Yes, Dynamic EQ might be implemented as a multiband compressor.
Edited by urwi - 3/20/13 at 3:47am
It isn't working all that well (the crafting) if Roger and other 'careful listener' can hear it working, is it?
Yes. Well not at Reference, as I said. -5dB. That is loud and I have the subjective feeling that it seems to be about as loud as when I go to a movie theatre (which is of course 0dB). In a good, properly calibrated system, in a treated room, with plenty of headroom and little distortion, these levels do not 'sound loud'. So 'steel eardrums' aren't needed, fortunately :) What do you do when you go to a movie theatre? You can't ask them to 'turn it down' so perhaps you use musician's earplugs? (Serious question, I am not having a go at you). EDIT: ITYF that quite a few people in this thread enjoy systems that play cleanly at or close to Reference levels - I don't think I am all that unusual ;)
If my system sounded 'excruciatingly loud' (that's where I think I’d need 'steel eardrums) at these levels, I'd be fairly certain something was wrong. Assuming that none of the equipment was faulty, or being driven beyond its designed parameters, the first suspect would be the room and untamed reflections.
For music, where there are no standards, I try to listen at what is my recollection of similar music played live. I mostly listen to Jazz and Blues, Soul etc. I have plenty of experience at listening to this sort of music live and I just try to approximate that at home. It is subjective - I have never taken an SPL meter to a gig :) To me, the point of 'hi-fidelity' is to recreate the original sound, or at least get as close to that goal as possible (As Quad used to say ; "the closest approach to the original sound"). I realise others have different objectives of course, but that is mine.
Well that isn't what Roger says. He says: "If the horn is loud and tends to mask the piano, then the process will adapt based on the piano. When the horn ceases, the process will adapt to the piano." I suspect he meant 'horn' when he said the first 'piano' BICBW. I dont argue with Roger, ever ;)
According to those who claim to know, it does more than that. (THX LP does what you describe). Apparently, DEQ 'listens ahead' and when it spots loud and soft passages 'coming up' it adjusts for them on the fly, regardless of the setting of the MV. IOW, it adjusts for the input level as well as for the output level. The fans say that this is the 'dynamic' part. IDK if this is true or not but it is being touted as the huge difference between DEQ and the other forms of EQ which purport to do the same thing.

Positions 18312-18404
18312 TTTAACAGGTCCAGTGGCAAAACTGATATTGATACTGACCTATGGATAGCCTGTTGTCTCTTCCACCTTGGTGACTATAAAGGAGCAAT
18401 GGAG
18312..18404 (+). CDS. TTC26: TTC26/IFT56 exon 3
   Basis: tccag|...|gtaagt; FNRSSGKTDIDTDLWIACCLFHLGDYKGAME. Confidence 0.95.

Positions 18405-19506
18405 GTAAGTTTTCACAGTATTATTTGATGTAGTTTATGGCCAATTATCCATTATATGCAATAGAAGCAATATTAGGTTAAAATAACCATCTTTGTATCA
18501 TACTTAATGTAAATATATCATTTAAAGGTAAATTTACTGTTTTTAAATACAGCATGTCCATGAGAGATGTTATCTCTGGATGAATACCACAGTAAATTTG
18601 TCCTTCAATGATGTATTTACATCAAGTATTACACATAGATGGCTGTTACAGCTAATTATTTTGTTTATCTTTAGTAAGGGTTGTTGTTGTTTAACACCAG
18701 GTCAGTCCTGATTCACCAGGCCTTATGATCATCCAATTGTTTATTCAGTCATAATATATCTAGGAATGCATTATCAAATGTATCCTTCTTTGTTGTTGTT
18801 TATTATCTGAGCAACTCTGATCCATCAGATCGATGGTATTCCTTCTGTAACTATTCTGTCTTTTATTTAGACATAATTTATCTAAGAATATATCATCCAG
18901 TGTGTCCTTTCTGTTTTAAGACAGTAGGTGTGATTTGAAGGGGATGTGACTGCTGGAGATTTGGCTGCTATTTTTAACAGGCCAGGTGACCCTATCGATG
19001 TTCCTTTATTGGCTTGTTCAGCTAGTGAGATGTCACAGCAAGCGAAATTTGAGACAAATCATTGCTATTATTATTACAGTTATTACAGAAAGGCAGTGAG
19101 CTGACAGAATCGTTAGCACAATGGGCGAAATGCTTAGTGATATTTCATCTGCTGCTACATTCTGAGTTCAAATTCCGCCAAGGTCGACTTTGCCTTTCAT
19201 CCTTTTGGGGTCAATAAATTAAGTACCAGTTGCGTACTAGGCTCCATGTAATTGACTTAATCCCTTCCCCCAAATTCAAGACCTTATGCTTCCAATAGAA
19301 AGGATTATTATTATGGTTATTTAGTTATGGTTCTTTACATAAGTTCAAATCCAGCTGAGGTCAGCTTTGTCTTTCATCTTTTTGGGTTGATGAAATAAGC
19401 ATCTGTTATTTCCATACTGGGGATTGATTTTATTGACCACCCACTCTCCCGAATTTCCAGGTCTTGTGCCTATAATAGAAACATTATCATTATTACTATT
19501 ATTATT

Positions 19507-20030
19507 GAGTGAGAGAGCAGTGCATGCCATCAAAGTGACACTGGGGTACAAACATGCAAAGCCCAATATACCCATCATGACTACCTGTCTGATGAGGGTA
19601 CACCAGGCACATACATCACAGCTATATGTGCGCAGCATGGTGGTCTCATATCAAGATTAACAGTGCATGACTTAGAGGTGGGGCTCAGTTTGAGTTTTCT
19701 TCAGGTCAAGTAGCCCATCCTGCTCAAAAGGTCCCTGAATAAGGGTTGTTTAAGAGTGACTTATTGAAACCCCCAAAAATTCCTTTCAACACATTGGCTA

I actually don't really care what it does or how it works because, for me, it doesn't actually do very much at all because of the levels I habitually listen at. But it's interesting to read all the different theories, for that is all they are.
I permanently damaged my hearing at a King Crimson gig many years ago, before there were controls on the SPLs allowed. The 2 hour gig gave me tinnitus in my right ear and I have had it ever since of course. Fortunately, I am usually able to 'tune it out' so it doesn't bother me too much, except when I am very tired and then I seem to find it difficult to tune it out.
:) Their albums still sell well so I am told... the thing about being old is that it is a damn sight better than the alternative ;)
To play it at realistic levels, you need a system that can sustain 120dB for 2 hours. Well, that's what they apparently did when I saw then :(
I agree with you. You need to ask Feri - he's the one who knows how it works. And IIRC he says it does not compress.
Yes, there may be some conflation. Nonetheless, if it doesn't 'know' the input level has changed and all it does is adjust the EQ based on the position of the MV (the output level), and vary the EQ amount, of course, by reference to how far the MV is moved from 0dB (the 'dynamic' bit in my feeble understanding of it), then all it does is what THX LP does. I mentioned that in a poorly worded post a day or so ago and sparked off this entire heated debate (unfortunately). It HAS to do more than what I just said here, or it is the same as THX LP. And those who say they 'know' say it isn't like THX LP at all. Harrison gave the most clear explanation IMO of how it is alleged to work. He said this (and Feri agreed with him (my bolding):
"As THX explains, you turn down the volume and they dial in a fixed EQ curve that provides tier one (I like that characterization btw). That would be all one needs if every track had just one amplitude from beginning to end. With Audyssey, you get that first tier correction and on top of that you get more or less EQ adjustment in accordance with the equal loudness contours as the amplitude of the track content rises and falls. For instance, a bass drum hit that is at the reference level would be corrected via tier one at your listening level (let's say -20db) correctly by THX or Audyssey. Another softer hit of the same bass drum that is 10 or 20db below reference level would not have extra correction in the THX implementation but would have more EQ in accordance with the equal loudness contour at that -10 or -20db level in the Audyssey implementation. I.e., with the THX implementation you hear the bass less as the amplitude of the track drops".
Kal chimed in with:
"My recollection about Audyssey's DEQ is that they were the first, and maybe still the only company that adjusts the EQ every millisecond or two as the level of the content varies. That surely deserves to be called "dynamic.""
"And that is what makes me leery of it. If the quieter notes are more EQ-ed to sound as if they are less quiet while the louder notes are less EQ-ed, that is a musical distortion, imho. Linking the correction to overall level setting makes more sense even if there is the capability to do "dynamic" EQ."